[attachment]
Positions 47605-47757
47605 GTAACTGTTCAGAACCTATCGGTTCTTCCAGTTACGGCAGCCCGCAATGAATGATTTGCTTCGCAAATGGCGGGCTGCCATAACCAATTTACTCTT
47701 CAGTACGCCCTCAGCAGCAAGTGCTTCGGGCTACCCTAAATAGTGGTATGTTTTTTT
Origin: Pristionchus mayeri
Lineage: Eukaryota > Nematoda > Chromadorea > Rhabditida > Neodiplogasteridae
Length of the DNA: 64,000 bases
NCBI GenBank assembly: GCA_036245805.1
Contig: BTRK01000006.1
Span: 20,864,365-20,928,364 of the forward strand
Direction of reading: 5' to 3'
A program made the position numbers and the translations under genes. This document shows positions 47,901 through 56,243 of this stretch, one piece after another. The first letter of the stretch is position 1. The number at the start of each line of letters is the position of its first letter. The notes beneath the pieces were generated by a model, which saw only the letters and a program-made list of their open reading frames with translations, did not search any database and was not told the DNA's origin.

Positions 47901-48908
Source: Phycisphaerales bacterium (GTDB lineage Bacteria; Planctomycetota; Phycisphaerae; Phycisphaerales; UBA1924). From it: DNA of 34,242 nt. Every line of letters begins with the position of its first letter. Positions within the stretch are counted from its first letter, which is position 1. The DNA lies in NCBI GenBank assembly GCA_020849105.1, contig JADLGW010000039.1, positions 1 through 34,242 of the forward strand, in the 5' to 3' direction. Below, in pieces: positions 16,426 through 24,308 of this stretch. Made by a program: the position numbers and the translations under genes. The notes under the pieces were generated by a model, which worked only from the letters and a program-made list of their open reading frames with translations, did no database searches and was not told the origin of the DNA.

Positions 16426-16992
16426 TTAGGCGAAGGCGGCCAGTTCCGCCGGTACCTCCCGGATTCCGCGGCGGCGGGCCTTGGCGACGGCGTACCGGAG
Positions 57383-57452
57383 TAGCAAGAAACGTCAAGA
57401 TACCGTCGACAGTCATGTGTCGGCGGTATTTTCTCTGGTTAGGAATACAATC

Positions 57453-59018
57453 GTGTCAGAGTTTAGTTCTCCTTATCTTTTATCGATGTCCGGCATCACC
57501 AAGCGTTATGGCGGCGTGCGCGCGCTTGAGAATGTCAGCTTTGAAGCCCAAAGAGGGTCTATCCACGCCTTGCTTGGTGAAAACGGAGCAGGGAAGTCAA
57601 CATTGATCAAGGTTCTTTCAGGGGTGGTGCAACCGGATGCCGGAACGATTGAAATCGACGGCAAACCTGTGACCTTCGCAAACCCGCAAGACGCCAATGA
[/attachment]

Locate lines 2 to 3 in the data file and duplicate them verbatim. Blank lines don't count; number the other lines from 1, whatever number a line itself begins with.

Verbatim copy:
47605 GTAACTGTTCAGAACCTATCGGTTCTTCCAGTTACGGCAGCCCGCAATGAATGATTTGCTTCGCAAATGGCGGGCTGCCATAACCAATTTACTCTT
47701 CAGTACGCCCTCAGCAGCAAGTGCTTCGGGCTACCCTAAATAGTGGTATGTTTTTTT